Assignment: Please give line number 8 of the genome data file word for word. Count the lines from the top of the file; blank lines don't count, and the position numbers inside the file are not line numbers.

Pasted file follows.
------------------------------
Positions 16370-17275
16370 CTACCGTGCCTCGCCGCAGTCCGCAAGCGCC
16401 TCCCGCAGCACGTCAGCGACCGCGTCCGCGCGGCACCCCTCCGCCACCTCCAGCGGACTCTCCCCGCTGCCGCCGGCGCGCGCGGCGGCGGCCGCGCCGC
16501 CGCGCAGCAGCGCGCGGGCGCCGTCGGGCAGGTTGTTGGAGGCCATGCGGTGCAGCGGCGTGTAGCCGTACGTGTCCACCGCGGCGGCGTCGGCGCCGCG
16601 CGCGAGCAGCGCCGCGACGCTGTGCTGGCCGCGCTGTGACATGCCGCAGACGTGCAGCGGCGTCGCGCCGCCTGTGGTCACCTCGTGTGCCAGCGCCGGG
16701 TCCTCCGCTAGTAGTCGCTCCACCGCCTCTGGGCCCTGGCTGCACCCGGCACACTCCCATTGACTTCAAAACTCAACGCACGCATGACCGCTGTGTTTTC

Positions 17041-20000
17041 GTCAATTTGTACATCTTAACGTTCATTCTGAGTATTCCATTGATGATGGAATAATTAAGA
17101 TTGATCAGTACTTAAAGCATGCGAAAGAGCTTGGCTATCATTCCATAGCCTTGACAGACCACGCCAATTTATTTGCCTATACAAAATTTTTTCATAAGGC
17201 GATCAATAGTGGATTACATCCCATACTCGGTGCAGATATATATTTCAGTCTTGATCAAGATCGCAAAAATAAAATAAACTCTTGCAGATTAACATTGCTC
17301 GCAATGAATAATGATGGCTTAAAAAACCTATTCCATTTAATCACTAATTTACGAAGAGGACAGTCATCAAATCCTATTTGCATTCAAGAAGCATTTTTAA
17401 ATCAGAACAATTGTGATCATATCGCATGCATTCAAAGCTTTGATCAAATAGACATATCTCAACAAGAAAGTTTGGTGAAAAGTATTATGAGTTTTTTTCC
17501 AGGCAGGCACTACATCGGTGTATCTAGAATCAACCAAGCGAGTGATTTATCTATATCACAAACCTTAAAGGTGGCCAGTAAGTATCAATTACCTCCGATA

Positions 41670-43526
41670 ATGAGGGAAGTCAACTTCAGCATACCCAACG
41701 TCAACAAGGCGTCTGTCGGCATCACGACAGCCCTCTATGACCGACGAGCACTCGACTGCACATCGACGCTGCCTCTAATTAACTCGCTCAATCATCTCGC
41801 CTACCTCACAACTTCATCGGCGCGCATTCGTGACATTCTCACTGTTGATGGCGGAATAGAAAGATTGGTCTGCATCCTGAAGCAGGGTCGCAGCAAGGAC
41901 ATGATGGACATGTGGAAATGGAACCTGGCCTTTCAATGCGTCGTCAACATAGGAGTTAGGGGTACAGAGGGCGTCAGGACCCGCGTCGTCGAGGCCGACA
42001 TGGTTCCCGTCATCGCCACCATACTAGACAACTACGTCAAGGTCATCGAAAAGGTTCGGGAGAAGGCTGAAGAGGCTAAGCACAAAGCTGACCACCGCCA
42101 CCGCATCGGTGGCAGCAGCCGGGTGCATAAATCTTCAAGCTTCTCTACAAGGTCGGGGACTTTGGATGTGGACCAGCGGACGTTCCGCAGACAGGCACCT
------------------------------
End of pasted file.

17041 GTCAATTTGTACATCTTAACGTTCATTCTGAGTATTCCATTGATGATGGAATAATTAAGA